Monday, May 5, 2014

The Impossible Knife of Memory

A review in 10 words (or thereabouts):  A soldier returns home and brings the battlefield with him, and a battlefield is no place for a young girl.

Author: Laurie Halse Anderson
Info: Viking Juvenile, copyright 2014, 391 pages

For the past five years, Hayley Kincain and her father, Andy, have been on the road, never staying long in one place as he struggles to escape the demons that have tortured him since his return from Iraq. Now they are back in the town where he grew up so Hayley can attend school. Perhaps, for the first time, Hayley can have a normal life, put aside her own painful memories, even have a relationship with Finn, the hot guy who obviously likes her but is hiding secrets of his own.

Will being back home help Andy’s PTSD, or will his terrible memories drag him to the edge of hell, and drugs push him over? 

~Goodreads Description~

The Awesome
I can usually spot an "issue" book from a mile away, and I'm not a huge fan of issue books.  They often come off too preachy, an author on his or her soapbox attempting to say something profound.  While this book deals with issues...lots of issues, Anderson avoids the soapbox pitfalls by telling a story.  It's a hard story full of poor choices, hard emotions, and bleeding hearts, but it's a story of "real" people.  The relationships are believable and the dialogue is fantastically quick witted and snappy.  Yes...snappy :)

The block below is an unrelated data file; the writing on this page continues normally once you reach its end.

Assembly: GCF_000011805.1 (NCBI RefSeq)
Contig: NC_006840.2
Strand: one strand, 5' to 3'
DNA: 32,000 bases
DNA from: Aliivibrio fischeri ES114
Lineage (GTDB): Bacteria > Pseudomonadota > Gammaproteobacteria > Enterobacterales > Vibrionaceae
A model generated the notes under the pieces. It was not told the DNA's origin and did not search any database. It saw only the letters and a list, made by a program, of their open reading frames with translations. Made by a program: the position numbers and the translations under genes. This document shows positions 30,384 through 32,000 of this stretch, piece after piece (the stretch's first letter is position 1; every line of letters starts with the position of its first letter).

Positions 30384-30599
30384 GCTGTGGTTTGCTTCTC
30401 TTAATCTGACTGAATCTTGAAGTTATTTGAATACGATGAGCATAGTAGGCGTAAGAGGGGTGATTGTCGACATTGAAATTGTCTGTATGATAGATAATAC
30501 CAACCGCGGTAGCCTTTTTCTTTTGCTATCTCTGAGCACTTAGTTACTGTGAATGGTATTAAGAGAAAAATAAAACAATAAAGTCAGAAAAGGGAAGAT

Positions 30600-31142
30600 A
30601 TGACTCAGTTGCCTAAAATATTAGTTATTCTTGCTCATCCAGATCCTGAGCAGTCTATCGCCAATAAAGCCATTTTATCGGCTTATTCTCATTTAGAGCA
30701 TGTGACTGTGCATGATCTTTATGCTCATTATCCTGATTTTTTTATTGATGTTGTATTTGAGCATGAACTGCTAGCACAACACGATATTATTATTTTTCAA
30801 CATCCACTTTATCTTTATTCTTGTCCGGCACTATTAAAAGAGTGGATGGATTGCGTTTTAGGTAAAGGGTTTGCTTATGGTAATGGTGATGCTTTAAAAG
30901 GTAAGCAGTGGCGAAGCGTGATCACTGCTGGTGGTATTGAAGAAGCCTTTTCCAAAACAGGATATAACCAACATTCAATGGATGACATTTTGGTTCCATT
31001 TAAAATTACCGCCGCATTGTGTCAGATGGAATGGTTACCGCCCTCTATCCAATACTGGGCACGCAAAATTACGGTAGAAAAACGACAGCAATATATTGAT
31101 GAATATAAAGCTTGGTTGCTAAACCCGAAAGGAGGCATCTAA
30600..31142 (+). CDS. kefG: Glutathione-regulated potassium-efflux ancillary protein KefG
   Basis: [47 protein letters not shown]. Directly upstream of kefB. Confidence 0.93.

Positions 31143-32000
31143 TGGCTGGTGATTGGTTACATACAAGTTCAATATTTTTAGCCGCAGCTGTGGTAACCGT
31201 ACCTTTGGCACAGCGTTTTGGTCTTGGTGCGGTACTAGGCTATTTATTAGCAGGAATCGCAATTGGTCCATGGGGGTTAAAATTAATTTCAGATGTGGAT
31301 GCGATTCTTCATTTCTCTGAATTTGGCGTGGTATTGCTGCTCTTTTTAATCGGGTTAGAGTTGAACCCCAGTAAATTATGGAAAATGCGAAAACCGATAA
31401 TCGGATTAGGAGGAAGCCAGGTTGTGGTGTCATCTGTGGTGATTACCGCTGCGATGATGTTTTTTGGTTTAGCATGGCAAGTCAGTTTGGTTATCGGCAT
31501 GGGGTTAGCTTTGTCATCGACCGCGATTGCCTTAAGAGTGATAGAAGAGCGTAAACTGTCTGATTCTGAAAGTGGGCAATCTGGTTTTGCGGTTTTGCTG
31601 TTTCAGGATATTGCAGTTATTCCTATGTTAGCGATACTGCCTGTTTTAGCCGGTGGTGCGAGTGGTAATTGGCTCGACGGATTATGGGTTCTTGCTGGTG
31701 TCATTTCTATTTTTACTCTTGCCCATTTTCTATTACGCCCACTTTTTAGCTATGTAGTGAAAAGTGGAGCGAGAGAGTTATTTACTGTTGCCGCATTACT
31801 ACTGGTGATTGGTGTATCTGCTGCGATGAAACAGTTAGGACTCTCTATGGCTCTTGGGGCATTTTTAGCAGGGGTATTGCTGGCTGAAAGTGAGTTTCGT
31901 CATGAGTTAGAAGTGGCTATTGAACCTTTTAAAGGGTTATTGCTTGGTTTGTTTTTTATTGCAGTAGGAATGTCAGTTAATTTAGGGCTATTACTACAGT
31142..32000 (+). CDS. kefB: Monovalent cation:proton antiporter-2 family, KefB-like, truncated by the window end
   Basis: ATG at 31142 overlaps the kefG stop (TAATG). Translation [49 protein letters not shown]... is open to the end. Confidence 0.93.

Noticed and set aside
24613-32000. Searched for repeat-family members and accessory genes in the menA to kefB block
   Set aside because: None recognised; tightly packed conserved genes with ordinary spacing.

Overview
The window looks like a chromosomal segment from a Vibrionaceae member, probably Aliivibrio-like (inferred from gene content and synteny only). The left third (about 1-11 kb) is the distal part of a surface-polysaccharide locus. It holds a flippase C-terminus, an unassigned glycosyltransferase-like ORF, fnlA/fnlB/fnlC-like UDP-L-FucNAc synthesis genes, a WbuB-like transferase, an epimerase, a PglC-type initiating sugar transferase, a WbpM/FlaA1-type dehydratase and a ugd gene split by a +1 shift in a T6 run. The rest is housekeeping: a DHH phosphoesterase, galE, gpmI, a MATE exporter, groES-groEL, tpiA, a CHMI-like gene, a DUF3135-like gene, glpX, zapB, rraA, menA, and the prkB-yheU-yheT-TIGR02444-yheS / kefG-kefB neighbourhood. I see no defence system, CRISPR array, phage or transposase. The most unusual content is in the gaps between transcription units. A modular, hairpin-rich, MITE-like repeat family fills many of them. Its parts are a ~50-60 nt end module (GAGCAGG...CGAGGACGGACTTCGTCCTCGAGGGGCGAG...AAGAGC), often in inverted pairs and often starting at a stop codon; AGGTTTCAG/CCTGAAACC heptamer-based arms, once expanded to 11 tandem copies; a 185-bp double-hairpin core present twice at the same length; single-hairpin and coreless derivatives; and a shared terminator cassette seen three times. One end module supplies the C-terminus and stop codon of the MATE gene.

The Not So Awesome
The ending was a little clean.  This is not to say that I don't appreciate and prefer clean endings, but I was a little surprised how perfectly this story wrapped up.  Maybe the characters went through enough during the course of the book?  Or maybe Anderson just needed to give her readers a little hope?  Either way, while I'm glad Hayley, her father, and Finn have found their own versions of Happily Ever After, I wonder how realistic the ending really is.

Laurie Halse Anderson is good.  She's very good, and she's super nice if you ever get the chance to meet her.  And I have to say, there's something super special about reading and enjoying a signed copy of a book.  If you're a fan of realistic or contemporary fiction and don't mind reading about teens dealing with some major issues, pick up The Impossible Knife of Memory.  In fact, pick it up even if you don't.  It's just that good.

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